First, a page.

Jonathan Husar is called "a traitor to the black community" on social media.

Jonathan Husar is called “a traitor to the black community” on social media.

(Adam Edelman / NY Daily News/New York Daily News)

Trump has made efforts — even if symbolic — to reach out to the black community, appointing reality TV star Omarosa Manigault as his director of African-American Outreach.

Manigault didn’t return a request for comment. But in an interview at the Cleveland convention, she claimed Trump was misunderstood.

“He takes heat on racial issues but he is certainly not a racist,” she told the local ABC affiliate. “I just think that people don’t see him as a real person, they see him as a caricature, a cartoon character, too,” she added. “He’s a real person. He has a sense of humor. He’s very caring.”

Cleveland pastor Darrell Scott says that many African-Americans support Donald Trump "privately."

Cleveland pastor Darrell Scott says that many African-Americans support Donald Trump “privately.”

(Jeff J Mitchell/Getty Images)

Perhaps no black person was more enthusiastic about a Trump White House than the Rev. Darrell Scott, a Cleveland pastor, whose stem-winding endorsement electrified the crowd.

“I don’t care if 99% don’t support him,” Scott told the Daily News after the speech. “I support him. And you know what, those polls ask for people who publicly support him. There’s a very large number of African-Americans who support him privately.”

If that is true, critics warn, they do so at their own peril.

Laurelton, Queens native Scherie Murray is proud to be a Trump supporter.

Laurelton, Queens native Scherie Murray is proud to be a Trump supporter.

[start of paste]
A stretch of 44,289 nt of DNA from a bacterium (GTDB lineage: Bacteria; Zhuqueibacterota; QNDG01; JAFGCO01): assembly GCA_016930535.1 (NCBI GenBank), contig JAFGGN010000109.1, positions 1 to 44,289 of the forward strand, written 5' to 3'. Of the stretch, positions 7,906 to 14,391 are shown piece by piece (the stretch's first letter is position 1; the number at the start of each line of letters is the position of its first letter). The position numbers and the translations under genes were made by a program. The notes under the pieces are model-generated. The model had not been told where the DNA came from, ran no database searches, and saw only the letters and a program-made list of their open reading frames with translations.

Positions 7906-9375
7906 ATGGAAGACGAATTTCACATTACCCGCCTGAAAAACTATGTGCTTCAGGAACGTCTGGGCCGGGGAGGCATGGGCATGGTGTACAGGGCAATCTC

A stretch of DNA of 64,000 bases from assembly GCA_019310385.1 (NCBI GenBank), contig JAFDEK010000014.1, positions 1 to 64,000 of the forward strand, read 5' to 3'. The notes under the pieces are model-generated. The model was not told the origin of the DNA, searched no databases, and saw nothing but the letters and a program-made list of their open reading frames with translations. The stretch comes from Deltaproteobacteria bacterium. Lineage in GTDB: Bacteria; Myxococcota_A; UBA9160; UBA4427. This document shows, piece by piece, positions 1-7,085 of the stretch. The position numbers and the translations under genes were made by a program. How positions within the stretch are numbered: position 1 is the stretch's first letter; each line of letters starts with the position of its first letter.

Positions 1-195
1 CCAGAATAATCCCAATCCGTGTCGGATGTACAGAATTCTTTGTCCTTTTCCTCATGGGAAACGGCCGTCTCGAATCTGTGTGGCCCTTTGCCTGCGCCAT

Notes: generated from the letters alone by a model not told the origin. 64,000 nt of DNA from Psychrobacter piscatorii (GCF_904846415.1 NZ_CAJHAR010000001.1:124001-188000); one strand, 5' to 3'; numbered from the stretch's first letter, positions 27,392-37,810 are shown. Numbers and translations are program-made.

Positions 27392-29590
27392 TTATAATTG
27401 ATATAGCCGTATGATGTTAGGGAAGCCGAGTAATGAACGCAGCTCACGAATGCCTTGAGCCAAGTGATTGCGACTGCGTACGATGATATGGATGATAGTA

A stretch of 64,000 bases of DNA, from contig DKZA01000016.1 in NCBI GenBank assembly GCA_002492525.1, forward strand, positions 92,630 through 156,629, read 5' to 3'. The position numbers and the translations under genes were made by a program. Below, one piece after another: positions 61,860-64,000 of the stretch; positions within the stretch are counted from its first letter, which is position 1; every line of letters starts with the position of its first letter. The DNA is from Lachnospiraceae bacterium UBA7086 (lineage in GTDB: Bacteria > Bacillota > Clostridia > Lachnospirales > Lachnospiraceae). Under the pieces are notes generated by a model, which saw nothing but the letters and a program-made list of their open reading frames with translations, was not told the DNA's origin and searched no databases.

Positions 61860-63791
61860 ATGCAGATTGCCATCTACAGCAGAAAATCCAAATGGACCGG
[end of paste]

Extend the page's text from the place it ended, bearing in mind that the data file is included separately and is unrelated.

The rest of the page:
(Adam Edelman / NY Daily News/New York Daily News)

“We know better,” Rashad Robinson, spokesman for Color of Change, a black Political Action Committee, said in a statement after Trump’s acceptance speech.

Robinson noted that Trump was demanding to see President Obama’s birth certificate five years ago — and had previously called for the executions of the Central Park Five.

“Tonight America got to see exactly what a Trump presidency would mean for black people — denial of justice, denial of peace,” Robinson added. “It’s not black protesters, or the first black president, who are dividing America — it is the bigotry of Donald Trump.”

But Trump’s African-American cheerleaders aren’t moved by such arguments.

“He says what a lot of people are thinking and afraid to say,” said Barbara Myrick, 65, of Plainfield, N.J.

“I speak my mind, too, whether you like it or not. That’s how he is. You make enemies and you make friends. Some people don’t want to hear the truth. They prefer to be lied to.”

Dana London, 58, worked for Trump for several years after being hired as a card dealer at the Taj Mahal in Atlantic City in 1989.

She hailed Trump as a big-hearted businessman who often donated food to a nearby soup kitchen and always embraced black people.

“I would say 30% of the people at his opening for the Taj Mahal were African-American,” London said. “Randall Cunningham had his wedding at the Taj. We had Patti LaBelle on a regular basis. And when that singer Jennifer Hudson’s family members were murdered, he put them up in a penthouse suite free of charge.

“If he was such a racist, he wouldn’t have all those people showing up and associating with him,” she said.

“I get a lot of backlash,” London added, “but I’m voting with my conscience.”